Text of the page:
Blog / The BIGGER They are …

Does anyone besides me find it ironic that security cameras and DVRs were used in a virus attack?Chapter 2 of our story opens with these devices using the Internet to attack a very specific company called DYN.  DYN is an Internet company that provides a variety of technical services, including DynDNS. The attack consisted of the IoT devices contacting (or pinging) the DynDNS servers for simple information. This is a normal day-to-day function for the DynDNS servers.

Except they had 10 of millions of requests in a very short period of time …

Which caused the DynDNS servers to be overloaded and they couldn’t handle their legitimate traffic.  In effect, the servers were shutdown.  This is called a DDoS (Distributed Denial of Service) attack.

The final chapter in this tale-of-woe tells us why anyone would want to attack such an obscure company like DYN. If you recall, DNS is the phone book that translates a normal Internet address (like into the IP address of the server where the Google website resides.  So DNS is the service that allows your browser to find websites on the Internet.  No DNS, no websites.  There are lots of DNS servers on the Internet, but companies must choose which DNS servers holds their pointer records.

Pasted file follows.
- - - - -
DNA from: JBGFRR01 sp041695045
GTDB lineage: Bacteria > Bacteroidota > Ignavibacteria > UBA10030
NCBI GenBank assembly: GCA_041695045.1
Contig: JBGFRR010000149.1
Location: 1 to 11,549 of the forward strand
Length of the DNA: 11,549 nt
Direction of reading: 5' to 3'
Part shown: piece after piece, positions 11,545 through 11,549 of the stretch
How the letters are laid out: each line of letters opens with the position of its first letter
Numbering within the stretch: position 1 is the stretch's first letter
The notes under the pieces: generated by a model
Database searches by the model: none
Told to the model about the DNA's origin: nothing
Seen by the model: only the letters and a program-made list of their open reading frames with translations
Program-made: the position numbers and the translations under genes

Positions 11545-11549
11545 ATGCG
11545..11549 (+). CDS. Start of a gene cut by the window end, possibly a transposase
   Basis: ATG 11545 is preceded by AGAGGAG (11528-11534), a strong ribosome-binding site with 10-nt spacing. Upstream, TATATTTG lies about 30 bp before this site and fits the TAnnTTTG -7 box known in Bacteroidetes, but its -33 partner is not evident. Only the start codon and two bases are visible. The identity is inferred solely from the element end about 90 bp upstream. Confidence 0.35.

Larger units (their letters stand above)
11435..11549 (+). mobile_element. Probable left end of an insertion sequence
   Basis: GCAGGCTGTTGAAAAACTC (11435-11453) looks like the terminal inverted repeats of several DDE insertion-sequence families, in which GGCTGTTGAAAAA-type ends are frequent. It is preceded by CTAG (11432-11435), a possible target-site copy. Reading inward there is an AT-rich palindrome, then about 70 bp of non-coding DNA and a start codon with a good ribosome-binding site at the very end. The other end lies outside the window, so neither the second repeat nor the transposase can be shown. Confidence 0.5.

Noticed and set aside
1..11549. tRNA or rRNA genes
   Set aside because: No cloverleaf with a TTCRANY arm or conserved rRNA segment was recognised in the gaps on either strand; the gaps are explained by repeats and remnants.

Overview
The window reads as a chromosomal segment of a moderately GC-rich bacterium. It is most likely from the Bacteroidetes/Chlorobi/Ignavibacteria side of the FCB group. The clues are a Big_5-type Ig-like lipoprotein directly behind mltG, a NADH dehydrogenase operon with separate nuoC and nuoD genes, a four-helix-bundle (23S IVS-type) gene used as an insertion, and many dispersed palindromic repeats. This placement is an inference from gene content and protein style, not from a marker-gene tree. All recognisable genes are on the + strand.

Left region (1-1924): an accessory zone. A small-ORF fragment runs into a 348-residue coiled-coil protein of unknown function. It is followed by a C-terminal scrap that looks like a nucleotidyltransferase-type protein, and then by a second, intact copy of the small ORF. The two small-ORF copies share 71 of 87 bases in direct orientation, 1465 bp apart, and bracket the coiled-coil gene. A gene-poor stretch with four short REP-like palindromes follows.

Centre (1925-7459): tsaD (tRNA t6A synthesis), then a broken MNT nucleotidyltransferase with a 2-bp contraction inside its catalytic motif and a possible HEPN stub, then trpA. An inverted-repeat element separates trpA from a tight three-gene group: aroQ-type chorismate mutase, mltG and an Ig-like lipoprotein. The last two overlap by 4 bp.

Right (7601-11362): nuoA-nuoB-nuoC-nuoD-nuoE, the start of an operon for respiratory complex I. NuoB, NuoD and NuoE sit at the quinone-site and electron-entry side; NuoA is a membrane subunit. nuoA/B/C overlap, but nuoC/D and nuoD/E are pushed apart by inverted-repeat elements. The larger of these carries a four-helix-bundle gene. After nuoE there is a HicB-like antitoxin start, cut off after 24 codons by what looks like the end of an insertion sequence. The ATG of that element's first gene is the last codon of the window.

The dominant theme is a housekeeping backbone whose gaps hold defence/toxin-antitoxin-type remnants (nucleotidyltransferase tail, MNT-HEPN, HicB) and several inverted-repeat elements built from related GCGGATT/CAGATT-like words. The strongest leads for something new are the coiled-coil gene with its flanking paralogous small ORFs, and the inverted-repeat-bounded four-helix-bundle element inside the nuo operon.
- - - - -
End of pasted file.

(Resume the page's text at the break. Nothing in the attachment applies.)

Twitter, Amazon, Netflix, Tumblr and Spotify – among thousands of others – use DynDNS for DNS services.

All of them were effectively shutdown for huge sections of customers and users because of this attack. Looking at a map of the US, California, Texas, the Pacific Northwest, and the entire Eastern seaboard were affected.  To be accurate, most of the large players like Twitter and Netflix use several DNS servers for redundancy and load balancing.  But this attack still had a significant impact on their services. Many DynDNS customers had no redundancy.

All of this happened last Friday (October 21, 2016). DYN were able to restore normal DNS service 6 hours after the initial attack.

And so the moral of story, dear readers is this:

The Internet is not a sure thing; even the big players fall hard when something goes wrong.If you have mission-critical data and services, don’t trust them to the Cloud. Keep them local and under your control.

If you would like more information about where your data and services currently reside, and what you can do to protect them, please contact us or your primary technician.